Thursday, May 22, 2014

To Take Off Weight—Use Camouflage

G.L. Stampa, Punch (1919)
Above Cartoon by G.L. Stampa in Punch magazine, July 2, 1919, p. 26. The caption reads: She: "What a wonderful costume Mr. Bulkley has." He: "Yes. He's rather sensitive about his outline. It's the camouflage idea to prevent being noticed." Other cartoons (from the same time period) about the camouflage of fat are featured below on this blog post.


Betty Keep, DRESS SENSE (advice column) in The Australian Women's Weekly, September 30, 1970, p. 45—

[Question] I am short, just five feet, and overweight. My problem is a short waist and it's thick. Is there any fashion I can wear to make me look better? I do like to follow current fashion.

[Answer] Don't draw attention to your waist; I know this is difficult when nearly every fashion is now belted. The best camouflage I know is to accent the waist either slightly above or below your normal waist level.

Alfred J. Frueh (details), New York World (July 20, 1915)

Ida C. Clarke [author of American Women and the World War] in LOVELY WOMAN: Viewed by Herself, A Witty Address, in The Mail (Adelaide, South Australia), January 9, 1926, p. 22—

Not long ago I saw in a paper a long, nice, lovely story, stating that the War Department says now we can tell all about camouflage. Here was this nice, lovely story telling nice things about how the two systems of camouflage happened to be invented by man—the low visibility system and the dazzle system. And I said to myself, here is a man imagining that he invented camouflage, when, after all, for centuries, ever since time began, women have been practicing that gentle art of camouflage.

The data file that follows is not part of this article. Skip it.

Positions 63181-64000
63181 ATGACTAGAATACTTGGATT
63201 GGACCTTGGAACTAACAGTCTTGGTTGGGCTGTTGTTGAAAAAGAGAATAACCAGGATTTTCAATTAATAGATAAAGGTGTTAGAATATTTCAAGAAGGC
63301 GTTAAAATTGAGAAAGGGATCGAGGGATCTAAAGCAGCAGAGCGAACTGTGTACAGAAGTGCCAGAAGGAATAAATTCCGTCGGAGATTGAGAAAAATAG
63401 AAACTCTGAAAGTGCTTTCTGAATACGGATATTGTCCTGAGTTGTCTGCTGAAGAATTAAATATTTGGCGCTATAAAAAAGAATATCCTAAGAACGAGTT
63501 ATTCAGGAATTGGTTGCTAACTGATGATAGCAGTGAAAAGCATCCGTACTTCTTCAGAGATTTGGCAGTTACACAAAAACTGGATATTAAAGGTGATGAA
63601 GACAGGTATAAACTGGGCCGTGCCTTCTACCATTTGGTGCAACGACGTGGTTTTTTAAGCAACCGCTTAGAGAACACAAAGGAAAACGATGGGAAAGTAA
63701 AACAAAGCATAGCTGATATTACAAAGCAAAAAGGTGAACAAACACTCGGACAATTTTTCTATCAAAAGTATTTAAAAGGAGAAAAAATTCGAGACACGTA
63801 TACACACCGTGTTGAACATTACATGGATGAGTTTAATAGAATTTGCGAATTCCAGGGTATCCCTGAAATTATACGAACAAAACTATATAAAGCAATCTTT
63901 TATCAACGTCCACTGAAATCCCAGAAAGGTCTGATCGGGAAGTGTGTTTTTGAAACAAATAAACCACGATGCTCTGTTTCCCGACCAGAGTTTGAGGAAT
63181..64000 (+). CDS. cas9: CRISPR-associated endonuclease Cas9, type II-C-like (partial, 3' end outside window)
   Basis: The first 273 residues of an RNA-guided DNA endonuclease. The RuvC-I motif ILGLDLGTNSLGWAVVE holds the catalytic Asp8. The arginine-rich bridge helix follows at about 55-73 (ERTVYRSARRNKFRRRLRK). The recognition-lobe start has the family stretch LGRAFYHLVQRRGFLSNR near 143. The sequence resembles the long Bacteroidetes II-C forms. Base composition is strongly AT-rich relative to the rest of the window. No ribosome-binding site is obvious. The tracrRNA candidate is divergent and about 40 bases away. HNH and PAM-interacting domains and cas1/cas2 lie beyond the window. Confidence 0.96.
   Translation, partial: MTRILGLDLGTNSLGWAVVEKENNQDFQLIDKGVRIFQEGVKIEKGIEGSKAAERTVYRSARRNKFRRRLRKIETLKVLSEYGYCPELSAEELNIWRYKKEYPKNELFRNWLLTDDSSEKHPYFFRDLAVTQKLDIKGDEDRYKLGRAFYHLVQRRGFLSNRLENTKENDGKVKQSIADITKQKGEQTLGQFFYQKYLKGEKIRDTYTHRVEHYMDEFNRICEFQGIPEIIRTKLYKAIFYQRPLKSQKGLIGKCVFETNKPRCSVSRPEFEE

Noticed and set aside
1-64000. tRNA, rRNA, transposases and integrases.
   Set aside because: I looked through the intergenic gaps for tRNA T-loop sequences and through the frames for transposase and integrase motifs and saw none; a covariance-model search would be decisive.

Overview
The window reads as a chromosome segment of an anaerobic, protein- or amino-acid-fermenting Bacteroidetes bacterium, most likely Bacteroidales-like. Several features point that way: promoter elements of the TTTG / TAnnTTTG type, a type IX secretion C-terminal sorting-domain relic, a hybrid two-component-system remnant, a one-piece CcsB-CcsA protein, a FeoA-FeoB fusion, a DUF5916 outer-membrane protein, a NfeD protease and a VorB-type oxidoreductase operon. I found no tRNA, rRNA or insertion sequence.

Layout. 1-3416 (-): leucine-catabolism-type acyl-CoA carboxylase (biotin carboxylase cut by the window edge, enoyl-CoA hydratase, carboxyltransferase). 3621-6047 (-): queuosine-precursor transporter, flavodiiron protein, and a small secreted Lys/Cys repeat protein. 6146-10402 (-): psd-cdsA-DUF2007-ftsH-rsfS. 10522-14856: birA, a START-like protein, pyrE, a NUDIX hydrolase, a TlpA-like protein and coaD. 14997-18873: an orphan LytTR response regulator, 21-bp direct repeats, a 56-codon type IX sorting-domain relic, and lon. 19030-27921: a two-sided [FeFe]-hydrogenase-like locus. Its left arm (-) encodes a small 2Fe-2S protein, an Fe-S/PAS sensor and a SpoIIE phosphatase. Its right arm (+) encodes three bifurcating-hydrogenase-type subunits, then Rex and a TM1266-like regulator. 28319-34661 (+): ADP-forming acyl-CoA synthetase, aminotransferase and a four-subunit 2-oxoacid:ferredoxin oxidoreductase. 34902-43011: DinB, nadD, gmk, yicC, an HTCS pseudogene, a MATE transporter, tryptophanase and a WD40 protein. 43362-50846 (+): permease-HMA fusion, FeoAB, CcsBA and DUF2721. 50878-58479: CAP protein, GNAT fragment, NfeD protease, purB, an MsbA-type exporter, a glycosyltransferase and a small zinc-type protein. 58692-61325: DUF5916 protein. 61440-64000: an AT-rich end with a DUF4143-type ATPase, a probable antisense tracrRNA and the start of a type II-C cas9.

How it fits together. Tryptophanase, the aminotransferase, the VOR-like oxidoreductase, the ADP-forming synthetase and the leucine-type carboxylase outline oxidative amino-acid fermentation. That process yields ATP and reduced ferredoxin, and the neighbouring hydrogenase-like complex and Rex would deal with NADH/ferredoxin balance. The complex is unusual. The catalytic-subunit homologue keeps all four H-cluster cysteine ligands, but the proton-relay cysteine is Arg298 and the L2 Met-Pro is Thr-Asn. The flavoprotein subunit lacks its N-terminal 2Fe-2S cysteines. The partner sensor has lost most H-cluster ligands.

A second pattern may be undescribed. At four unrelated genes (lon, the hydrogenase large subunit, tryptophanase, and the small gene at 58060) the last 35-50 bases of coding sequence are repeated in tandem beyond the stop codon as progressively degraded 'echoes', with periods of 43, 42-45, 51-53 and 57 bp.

There isn't a fat woman under the sun that doesn't know the advantages of the low visibility system of camouflage. Fat women know they must not wear stripes that go round, and, of course, the dazzle system is in very general use. So men did not invent camouflage. What man did was to take women's invention and apply it to the most destructive business that man has ever invented—war.


Anon, NEW BOON FOR PLUMP: Fat Legs Made to Look Thin, in The Mail (Adelaide, South Australia), December 19, 1931, p. 22—

Women need no longer feel sensitive and embarrassed if they are the unfortunate possessors of fat legs.

Combining compassion with commercial initiative, the stocking manufacturers of France have gone to the rescue of these women and have hit on the great idea of evolving a camouflage system to disguise unsightly ankles.

Now they have extended this system to the whole leg, and are making specially shaded stockings to disguise fat legs.

These stockings shaded gradually from dark yellow or blue at the back to light yellow or light blue at the front, have the effect of making thick legs look slim.

Artist's name unclear, Life magazine (1918)